The reward center of the mid-brain, the nucleus accumbens, receives a hit of dopamine with each perceived “success” in a video game, social-emotional setting, on-line task, clone phone message, therefore providing an internal “reward”. This neurochemical reward, behavioral conditioning is responsible for the noted euphoric response, neural compulsion loops and addictions increasingly cataloged with digital gaming and Internet use. Currently, it is estimated that over 30% of American youth have IAD, Internet addiction disorder, via clone phones, (smart phones) many youth and adults are never unplugged from the Internet.
- The use of digital media training, e-learning, embeds at a neural reflexive level the logic of the software program. “Educational” training software employs the use of Artificial Intelligence with self-adapting algorithms to meet the individual participant where they are and to adapt the program to reward the student when the desired logic of the program is followed. These are also called embedded formative assessments. When an individual interacts with digital media, the individual is being assessed, and formatted with or without their consent. (Embedded within the program)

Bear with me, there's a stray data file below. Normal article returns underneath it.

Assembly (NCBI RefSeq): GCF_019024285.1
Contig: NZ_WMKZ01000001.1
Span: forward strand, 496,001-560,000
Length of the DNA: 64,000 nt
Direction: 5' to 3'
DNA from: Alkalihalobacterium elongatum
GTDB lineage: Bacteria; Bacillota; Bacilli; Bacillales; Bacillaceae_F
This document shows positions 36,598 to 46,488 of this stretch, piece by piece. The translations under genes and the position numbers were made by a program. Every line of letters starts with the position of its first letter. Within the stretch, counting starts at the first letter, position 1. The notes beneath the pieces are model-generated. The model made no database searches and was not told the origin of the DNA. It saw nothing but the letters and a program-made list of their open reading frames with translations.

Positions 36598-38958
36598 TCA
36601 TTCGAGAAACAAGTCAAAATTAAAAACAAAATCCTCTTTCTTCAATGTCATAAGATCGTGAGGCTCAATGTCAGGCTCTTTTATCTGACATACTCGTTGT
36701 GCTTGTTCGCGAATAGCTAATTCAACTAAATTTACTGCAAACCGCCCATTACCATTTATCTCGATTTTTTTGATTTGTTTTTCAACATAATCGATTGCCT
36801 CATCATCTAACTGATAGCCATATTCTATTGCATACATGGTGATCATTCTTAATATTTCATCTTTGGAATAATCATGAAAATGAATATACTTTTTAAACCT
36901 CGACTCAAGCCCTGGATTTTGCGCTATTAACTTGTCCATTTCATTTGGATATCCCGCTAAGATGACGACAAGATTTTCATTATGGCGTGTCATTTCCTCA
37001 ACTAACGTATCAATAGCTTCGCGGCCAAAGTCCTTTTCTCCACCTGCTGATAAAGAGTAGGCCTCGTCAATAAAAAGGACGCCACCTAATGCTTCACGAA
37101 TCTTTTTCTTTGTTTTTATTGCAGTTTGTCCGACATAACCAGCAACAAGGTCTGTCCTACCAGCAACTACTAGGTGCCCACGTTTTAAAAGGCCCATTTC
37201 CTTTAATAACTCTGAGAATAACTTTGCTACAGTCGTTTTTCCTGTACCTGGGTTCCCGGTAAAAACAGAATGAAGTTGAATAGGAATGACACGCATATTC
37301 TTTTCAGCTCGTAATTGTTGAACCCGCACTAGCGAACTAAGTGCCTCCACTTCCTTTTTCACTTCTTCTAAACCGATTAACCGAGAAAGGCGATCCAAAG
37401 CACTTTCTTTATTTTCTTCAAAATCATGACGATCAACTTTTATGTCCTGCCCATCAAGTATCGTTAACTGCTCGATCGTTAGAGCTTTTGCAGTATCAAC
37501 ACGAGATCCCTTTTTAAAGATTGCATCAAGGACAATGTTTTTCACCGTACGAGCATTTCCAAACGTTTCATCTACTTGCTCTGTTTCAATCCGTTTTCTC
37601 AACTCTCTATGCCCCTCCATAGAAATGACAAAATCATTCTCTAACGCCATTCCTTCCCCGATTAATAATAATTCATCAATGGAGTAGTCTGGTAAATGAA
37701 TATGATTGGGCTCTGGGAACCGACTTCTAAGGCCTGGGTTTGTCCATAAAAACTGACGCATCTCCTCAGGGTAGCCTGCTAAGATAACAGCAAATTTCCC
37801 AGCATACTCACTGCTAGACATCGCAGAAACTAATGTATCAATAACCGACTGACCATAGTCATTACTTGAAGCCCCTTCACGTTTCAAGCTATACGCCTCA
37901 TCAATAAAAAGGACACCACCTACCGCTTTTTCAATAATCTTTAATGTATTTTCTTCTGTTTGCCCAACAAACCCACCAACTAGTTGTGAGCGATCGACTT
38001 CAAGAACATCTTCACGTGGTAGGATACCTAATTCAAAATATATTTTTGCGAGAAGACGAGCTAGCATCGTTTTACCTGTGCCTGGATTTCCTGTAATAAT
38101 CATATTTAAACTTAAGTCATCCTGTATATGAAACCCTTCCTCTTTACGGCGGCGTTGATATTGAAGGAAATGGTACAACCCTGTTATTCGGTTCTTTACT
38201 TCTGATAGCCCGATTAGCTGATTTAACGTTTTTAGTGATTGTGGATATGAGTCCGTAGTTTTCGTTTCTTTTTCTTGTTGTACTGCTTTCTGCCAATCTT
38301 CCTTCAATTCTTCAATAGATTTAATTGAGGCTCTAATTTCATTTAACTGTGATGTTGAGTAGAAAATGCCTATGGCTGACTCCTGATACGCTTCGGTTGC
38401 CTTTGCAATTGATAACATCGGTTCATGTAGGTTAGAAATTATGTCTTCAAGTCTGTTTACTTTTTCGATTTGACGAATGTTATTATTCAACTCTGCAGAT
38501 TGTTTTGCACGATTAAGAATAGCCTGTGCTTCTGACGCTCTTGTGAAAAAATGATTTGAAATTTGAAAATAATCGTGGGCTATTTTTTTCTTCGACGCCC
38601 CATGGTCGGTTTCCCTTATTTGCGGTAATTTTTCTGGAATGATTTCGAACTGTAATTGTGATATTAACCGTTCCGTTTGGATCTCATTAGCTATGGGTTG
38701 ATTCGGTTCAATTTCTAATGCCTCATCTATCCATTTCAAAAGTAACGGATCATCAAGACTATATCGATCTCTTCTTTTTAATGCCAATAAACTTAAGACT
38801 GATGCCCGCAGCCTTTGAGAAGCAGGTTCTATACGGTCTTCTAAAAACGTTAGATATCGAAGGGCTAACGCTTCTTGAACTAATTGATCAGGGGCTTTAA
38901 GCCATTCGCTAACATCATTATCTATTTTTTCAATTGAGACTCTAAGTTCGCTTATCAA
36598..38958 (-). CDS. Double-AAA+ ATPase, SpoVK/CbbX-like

Desired responses are hardwired into the individual so that the participant is trained, just as B.F. Skinner, Professor at Indiana University and Vladimir Turchenko of the USSR Academy of Sciences envisioned in the 60’s.
“At the present time,” writes Turchenko, “education has merged organically into a single system of social production, science and technology, in a system that is as a whole undergoing revolutionary changes at an historically unprecedented rate.” Turchenko’s book, published in 1973 examines the fundamental directions that the revolution in education will take: introduction of teaching machines, instruction being at a younger age (toddlers, preschool…), linking instruction with productive labour, “continuous” education, and so on.” **
- The present reality. Via the revolutionary use of digital media bypassing the rational executive thinking areas of the brain, we now have a Digital Dictatorship. We now have herds of socially and emotionally manipulated individuals. They have been conditioned to respond to symbols, phrases, emotions, and imperative commands. Those who are incapable of individual liberty, thoughtful rumination, meaningful dialog or self-governing democracy are ripe and ready for obedience to the dictatorship who promises yet more external and internal “rewards” as defined by the logic of the programmers.
Recall that dictatorship is embraced because the citizens have been formatted to want to be dictated. Dictatorships need not be the result of brute force, but by the control of the means that influence the populace….such as “education” and “media.””
**from the cover of Turchenko’s book entitled The Scientific and Technological Revolution and the Revolution in Education published in 1973.